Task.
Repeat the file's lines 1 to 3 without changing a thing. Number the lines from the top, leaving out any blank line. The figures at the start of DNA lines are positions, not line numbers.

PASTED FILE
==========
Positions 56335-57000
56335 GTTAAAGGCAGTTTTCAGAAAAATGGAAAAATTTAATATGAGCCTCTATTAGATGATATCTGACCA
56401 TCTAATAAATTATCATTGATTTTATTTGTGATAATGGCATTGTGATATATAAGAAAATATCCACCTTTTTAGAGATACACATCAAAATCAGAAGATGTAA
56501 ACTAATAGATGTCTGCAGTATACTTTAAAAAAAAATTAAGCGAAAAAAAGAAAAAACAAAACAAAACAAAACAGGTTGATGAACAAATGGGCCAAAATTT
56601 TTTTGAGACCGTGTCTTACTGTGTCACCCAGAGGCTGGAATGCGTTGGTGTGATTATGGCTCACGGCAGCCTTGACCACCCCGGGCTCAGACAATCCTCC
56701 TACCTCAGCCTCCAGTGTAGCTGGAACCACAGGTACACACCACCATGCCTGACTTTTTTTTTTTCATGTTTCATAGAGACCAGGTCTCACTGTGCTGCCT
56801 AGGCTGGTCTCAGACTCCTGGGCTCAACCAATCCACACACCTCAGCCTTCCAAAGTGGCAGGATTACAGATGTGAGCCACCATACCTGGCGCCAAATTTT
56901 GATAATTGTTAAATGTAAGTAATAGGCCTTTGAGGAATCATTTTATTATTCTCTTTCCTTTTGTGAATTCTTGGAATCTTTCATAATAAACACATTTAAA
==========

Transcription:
Positions 56335-57000
56335 GTTAAAGGCAGTTTTCAGAAAAATGGAAAAATTTAATATGAGCCTCTATTAGATGATATCTGACCA
56401 TCTAATAAATTATCATTGATTTTATTTGTGATAATGGCATTGTGATATATAAGAAAATATCCACCTTTTTAGAGATACACATCAAAATCAGAAGATGTAA